How to Write the CV That Gets You Your Desired Job!

July 18 2018, By Juliet Ugochi

Your curriculum vitae or resume is what you use to sell yourself to potential employers. If you do it right, it will help you get multiple interviews which will land you the job of your choice.

Immediately after school and youth service, the next thing on your mind is how to get a good job. Knowing how to write a good resume is one of the best ways of ensuring that you get that dream job.

It is essential that you know how to write a good CV that will differentiate you from the thousands of other applicants. Here are the major things that should be in a great resume and how to arrange it to impress future employers.
1. Title
2. Personal details
3. Educational qualifications
4. Work experience
5. References

1. Title: The first one is the title. Some people name their cv, resume or curriculum vitae. This is so wrong. A potential employer knows that what you are submitting is s a CV so you don’t need to name it CV again. You can use your full name at the title, just type it in big bold letters. That is better. Then you can type your full home address under your name in a lower font size. Make sure you centre align both sentences.

2. Personal Details: This is the next section after the title. This is where you give your future employers a glimpse into who you are.

You can name it personal details, personal data or biodata. What you should put here are your date of birth, sex, phone number, and email address.

3. Educational Qualifications: This is the next stage, where you tell them why you are qualified to be given this job. List all your qualifications starting from the last obtained. Example, if you have a masters degree, start from it. Don’t start with your primary school certificate. Sometimes you can even leave your primary school education out unless you feel it is relevant to the job you seek. This is because employers are more interested in your university education.

You can have another subheading with the name - Certifications. It's totally optional. ‘Certifications’ is the place you list other certificates you have received from the training you went to. This could be a computer training certificate, a CNA certificate, a foreign language certificate, a chartered accountant. Any other certificate you got apart from the one your school gave you is listed under here.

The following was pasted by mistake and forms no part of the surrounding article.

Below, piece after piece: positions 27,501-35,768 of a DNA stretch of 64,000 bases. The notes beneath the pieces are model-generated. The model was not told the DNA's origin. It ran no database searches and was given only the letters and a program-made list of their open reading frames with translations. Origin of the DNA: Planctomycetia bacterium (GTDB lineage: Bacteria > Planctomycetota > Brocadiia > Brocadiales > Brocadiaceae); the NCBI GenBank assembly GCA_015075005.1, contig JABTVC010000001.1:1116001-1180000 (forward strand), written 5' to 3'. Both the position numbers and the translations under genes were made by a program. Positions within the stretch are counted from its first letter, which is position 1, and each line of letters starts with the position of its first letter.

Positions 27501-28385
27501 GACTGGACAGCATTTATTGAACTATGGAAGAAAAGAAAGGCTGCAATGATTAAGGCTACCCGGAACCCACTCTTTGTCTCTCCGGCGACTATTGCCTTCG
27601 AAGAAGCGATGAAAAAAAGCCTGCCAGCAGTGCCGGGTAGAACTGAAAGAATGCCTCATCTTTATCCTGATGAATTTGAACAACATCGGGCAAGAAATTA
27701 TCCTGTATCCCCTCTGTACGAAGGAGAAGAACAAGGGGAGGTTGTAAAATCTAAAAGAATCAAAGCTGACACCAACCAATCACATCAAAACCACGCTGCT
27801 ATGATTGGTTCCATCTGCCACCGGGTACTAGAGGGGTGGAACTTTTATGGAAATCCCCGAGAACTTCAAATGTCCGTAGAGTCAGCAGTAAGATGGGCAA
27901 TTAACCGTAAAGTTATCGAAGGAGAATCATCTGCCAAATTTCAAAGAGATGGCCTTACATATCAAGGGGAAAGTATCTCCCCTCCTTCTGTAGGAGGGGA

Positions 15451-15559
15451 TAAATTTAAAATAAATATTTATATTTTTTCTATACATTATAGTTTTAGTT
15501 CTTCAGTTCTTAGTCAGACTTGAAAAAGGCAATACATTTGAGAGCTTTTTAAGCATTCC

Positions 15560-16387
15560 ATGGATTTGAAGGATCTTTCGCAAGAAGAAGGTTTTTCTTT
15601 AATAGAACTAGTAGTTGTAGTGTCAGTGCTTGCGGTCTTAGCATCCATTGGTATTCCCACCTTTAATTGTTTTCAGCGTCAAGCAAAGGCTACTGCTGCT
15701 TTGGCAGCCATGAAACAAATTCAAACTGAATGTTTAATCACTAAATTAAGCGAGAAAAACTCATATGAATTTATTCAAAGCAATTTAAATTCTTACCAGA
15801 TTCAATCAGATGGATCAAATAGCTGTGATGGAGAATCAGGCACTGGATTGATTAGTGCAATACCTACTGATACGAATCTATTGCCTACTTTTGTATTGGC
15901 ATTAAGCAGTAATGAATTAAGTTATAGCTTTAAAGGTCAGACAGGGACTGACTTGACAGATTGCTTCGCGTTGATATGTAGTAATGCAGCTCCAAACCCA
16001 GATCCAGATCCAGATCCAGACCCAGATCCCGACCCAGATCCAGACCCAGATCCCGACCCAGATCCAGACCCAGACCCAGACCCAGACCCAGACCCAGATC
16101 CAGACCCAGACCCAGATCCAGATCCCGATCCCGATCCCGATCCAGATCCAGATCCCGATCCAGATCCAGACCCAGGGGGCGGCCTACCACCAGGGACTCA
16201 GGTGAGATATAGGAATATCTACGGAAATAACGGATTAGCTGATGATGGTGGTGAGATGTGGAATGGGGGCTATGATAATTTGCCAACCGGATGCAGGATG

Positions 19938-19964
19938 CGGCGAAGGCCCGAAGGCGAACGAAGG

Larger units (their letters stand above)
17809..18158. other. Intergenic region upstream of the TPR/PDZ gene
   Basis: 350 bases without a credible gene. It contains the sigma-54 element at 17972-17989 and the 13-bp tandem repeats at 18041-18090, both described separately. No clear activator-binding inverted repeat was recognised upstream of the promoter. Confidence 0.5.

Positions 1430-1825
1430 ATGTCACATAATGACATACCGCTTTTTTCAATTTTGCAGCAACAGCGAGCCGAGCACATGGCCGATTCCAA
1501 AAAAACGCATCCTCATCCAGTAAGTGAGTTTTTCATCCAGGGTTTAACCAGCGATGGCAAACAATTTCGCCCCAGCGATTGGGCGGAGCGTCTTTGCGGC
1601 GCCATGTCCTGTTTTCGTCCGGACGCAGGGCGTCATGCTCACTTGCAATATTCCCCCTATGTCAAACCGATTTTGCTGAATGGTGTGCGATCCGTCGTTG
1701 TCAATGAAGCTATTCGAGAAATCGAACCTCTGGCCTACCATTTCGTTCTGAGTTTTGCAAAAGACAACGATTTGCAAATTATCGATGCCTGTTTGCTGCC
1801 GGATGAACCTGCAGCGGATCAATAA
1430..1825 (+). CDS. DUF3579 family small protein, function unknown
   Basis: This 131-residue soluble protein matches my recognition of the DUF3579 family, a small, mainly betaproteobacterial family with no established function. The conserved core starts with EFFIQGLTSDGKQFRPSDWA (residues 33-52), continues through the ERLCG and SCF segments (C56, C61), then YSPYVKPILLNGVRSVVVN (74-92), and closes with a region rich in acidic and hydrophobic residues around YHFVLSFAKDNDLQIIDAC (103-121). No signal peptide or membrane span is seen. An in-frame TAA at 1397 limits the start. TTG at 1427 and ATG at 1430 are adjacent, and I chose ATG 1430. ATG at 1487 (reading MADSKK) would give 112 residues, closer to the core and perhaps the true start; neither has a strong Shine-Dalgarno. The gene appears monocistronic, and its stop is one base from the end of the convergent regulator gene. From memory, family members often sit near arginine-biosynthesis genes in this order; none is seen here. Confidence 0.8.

4. Work Experience: This is the next section where you list any job experience you may have had in the past. If you have been working for a while and want to change your job, this is easy to do.

Just start listing with the last job you held or the one you are currently working in. Then move down to the first job. If you are a fresh graduate and have not been employed still put something down.

So many young graduates make this mistake and leave this place blank. Very wrong. Start with your NYSC job. So, you don’t know that it is a job. Write it down. Then write down your IT job. You see.

Think back too, did you do any job part-time after secondary school before gaining admission into the university? Add that one too. Employers just want to know that you have had some kind of experience with working under somebody. Even if it was in your father's office you worked, put the name of the company down.

5. References: This is the last section of the CV writing that many people ignore. You must always put two or three names as your references. Beg people you know who can vouch for your good character to allow you use their name on your cv. Again, you can ask your employer during your NYSC days, your past employers, or the people in the training center where you obtained your certificates. So, you see, where to get names are endless. Just don’t put a fake name there. Most times, employers don't call these people but sometimes they do. And if they call and discover you lied, you have instantly lost the job. What you should do is to inform the people on your list you have their names on your CV in case people contact them.

After this section, you can have hobbies at the resume. Just put 3 or 4 skill that you love doing and that will impress potential employers. Don’t put swimming in there if you are not going for a swimming interview.

Don’t add cooking if it is relevant to the job. App development, web designing, writing are examples of good hobbies that will impress potential employers.

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